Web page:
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When men are full of envy they disparage everything, whether it be good or bad.
When the state is most corrupt, then the laws are most multiplied.
Zealous in the commencement, careless in the end.
Bodies are slow of growth, but are rapid in their dissolution.
[Lat., Corpora lente augescent, cito extinguuntur.]
- Agricola (II) [Change]
Rumor does not always err; it sometimes even elects a man.
- Agricola (IX) [Rumor]
Flatterers are the worst kind of enemies.
[Lat., Pessimum genus inimicorum laudantes.]
- Agricola (XLI) [Flattery]
It is human nature to hate those whom we have injured.
[Lat., Proprium humani ingenii, est odisse quem laeseris.]
- Agricola (XLII, 4) [Hatred : Proverbs]
As he, though carried off in the prime of life, had lived long enough for glory.
[Lat., Et ipse quidem, quamquam medio in spatio integrae aetatis ereptus, quantum ad gloriam, longissimum aevum peregit.]
- Agricola (XLIV) [Glory]
Everything unknown is magnified.
[Lat., Omne ignotum pro magnifico est.]
- Agricola (XXX) [Ignorance]
To rob, to ravage, to murder, in their imposing language, are the arts of civil policy. When they have made the world a solitude, they call it peace.
[Lat., Auferre, trucidare, rapere, falsis nominibus imperium, atque, ubi solitudinem faciunt, pacem appellant.]
- Agricola (XXX),
ascribing the speech to Galgacus, Britain's leader against the Romans
An honorable death is better than a dishonorable life.
[Lat., Honesta mors turpi vita potior.]
- Agricola (XXXIII) [Death]
We are corrupted by good fortune.
[Lat., Felicitate corrumpimur.]
- Annales (bk. I, 15) [Fortune]
Yet the age was not so utterly destitute of virtues but that it produced some good examples.
[Lat., Non tamen adeo virtutum sterile seculum, ut non et bona exempla prodiderit.]
- Annales (bk. I, 2) [Virtue]
Victor and vanquished never unite in substantial agreement.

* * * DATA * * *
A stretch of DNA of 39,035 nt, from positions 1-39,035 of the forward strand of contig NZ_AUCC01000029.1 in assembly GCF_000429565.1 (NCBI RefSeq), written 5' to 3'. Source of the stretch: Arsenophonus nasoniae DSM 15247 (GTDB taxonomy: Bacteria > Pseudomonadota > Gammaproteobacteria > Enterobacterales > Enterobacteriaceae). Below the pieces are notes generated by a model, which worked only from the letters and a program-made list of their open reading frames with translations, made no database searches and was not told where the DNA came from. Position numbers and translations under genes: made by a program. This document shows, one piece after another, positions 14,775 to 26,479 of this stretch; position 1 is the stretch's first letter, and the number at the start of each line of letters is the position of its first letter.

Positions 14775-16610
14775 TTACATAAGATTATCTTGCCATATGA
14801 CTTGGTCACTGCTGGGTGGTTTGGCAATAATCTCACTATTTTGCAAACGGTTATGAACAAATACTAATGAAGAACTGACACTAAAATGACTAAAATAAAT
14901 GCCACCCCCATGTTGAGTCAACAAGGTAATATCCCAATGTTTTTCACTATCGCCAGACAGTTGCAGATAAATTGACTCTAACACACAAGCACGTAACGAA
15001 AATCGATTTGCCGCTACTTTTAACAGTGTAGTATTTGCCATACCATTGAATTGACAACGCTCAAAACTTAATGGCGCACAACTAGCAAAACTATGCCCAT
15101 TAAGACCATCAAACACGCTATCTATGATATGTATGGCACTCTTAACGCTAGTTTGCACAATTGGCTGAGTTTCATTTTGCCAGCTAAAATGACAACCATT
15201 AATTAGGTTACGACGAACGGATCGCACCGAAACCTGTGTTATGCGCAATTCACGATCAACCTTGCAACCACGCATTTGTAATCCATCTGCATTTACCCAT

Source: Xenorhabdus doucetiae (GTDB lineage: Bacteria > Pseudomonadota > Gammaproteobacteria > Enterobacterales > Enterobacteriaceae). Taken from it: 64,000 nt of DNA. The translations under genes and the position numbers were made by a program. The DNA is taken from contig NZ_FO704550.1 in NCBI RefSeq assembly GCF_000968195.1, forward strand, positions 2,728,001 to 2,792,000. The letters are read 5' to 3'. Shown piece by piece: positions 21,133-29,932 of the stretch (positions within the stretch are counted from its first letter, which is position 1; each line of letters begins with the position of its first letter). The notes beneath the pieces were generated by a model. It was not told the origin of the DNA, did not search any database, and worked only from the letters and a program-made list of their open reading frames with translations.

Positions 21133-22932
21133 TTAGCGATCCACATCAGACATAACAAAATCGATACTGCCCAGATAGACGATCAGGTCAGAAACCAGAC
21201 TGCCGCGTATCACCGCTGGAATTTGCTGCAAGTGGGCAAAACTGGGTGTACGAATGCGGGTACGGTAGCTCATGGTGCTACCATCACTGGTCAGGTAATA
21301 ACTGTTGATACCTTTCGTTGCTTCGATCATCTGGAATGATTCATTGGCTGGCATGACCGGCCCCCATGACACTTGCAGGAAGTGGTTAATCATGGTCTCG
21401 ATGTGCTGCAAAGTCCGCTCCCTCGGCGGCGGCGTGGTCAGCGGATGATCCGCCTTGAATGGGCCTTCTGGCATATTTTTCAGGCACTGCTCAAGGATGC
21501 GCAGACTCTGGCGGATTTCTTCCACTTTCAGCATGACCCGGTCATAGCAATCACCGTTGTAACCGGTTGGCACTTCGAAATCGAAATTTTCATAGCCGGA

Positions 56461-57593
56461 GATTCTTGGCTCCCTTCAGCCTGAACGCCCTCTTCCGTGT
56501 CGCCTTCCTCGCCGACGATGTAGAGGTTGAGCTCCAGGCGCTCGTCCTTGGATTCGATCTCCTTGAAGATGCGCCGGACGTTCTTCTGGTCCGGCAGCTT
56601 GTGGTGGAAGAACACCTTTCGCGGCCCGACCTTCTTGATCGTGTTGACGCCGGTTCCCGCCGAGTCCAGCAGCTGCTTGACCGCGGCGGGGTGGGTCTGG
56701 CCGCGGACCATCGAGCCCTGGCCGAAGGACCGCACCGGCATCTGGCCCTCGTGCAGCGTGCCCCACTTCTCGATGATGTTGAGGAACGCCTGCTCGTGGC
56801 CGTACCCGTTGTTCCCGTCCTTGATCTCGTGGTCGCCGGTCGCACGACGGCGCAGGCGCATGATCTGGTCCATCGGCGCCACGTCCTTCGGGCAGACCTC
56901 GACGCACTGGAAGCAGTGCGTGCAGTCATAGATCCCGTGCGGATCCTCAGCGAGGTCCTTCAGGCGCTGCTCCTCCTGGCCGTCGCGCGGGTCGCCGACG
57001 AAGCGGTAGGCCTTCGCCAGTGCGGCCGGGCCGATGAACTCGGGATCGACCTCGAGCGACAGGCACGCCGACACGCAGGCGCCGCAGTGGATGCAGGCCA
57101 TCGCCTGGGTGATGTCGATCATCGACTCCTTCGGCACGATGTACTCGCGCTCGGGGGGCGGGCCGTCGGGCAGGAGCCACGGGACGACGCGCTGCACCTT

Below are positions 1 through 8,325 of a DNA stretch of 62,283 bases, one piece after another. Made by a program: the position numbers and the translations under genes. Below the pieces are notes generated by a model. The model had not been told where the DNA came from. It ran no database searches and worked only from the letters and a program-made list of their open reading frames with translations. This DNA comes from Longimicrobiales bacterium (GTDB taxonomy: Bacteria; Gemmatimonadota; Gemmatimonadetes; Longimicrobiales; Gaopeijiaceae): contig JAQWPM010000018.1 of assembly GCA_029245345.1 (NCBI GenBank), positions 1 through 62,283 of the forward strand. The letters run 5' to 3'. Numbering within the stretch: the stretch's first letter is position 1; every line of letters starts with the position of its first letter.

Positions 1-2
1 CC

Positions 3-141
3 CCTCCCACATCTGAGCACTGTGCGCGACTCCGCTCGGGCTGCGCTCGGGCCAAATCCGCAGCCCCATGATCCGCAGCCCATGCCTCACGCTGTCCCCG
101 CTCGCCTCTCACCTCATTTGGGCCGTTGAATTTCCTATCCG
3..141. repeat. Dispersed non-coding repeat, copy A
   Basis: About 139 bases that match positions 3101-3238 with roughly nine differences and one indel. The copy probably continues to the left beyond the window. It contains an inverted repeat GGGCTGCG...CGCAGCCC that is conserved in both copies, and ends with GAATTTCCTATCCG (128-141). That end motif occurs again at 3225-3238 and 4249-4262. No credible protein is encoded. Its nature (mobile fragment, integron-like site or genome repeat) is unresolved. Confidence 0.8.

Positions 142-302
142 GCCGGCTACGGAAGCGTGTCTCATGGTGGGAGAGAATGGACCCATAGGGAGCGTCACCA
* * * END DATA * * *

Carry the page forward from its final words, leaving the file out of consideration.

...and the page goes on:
[Lat., Victores victosque numquam solida fide coalescere.]
- Annales (bk. II, 7) [Victory]
To prefer victory to peace.
[Lat., Victoriam malle quam pacem.]
- Annales (bk. III, 60) [Victory]
Cassius and Brutus were the more distinguished for that very circumstance that their portraits were absent.
[Lat., Praefulgebant Cassius atque Brutus eo ipso, quod effigies eorum non videbantur.]
- Annales (bk. III, ch. 76),
from the funeral of Junia [Absence]
[Lat., Experientia docet.]
- founded on Annales (bk. V, 6)
[Experience : Proverbs]
A cowardly populace which will dare nothing beyond talk.
[Lat., Vulgus ignavum et nihil ultra verba ausurum.]
- Annales (bk. VI, 22) [Public]
The views of the multitude are neither bad nor good.
[Lat., Neque mala, vel bona, quae vulgus putet.]
- Annales (bk. VI, 22) [Public]
He (Tiberius) was wont to mock at the arts of physicians, and at those who, after thirty years of age, needed counsel as to what was good or bad for their bodies.
- Annales (bk. VI, ch. XLVI) [Medicine]
Such being the happiness of the times, that you may think as you wish, and speak as you think.
[Lat., Rara temporum felicitate, ubi sentire quae velis, et quae sentias dicere licet.]
- Annales (I, 1) [Freedom]
Rulers always hate and suspect the next in succession.
[Lat., Suspectum semper invisumque dominantibus qui proximus destinaretur.]
- Annales (I, 21) [Power]
Power acquired by guilt was never used for a good purpose.
[Lat., Imperium flagitio acquisitum nemo unquam bonis artibus exercuit.]
- Annales (I, 30) [Power : Proverbs]
In the opinion of all men he would have been regarded as capable of governing, if he had never governed.
[Lat., Omnium consensu capax imperii, nisi imperasset.]
- Annales (I, 49) [Government]
Laying aside his resentment, he stores it up to bring it forward with increased bitterness.
[Lat., Odia in longum jaciens, quae reconderet, auctaque promeret.]
- Annales (I, 69) [Revenge]
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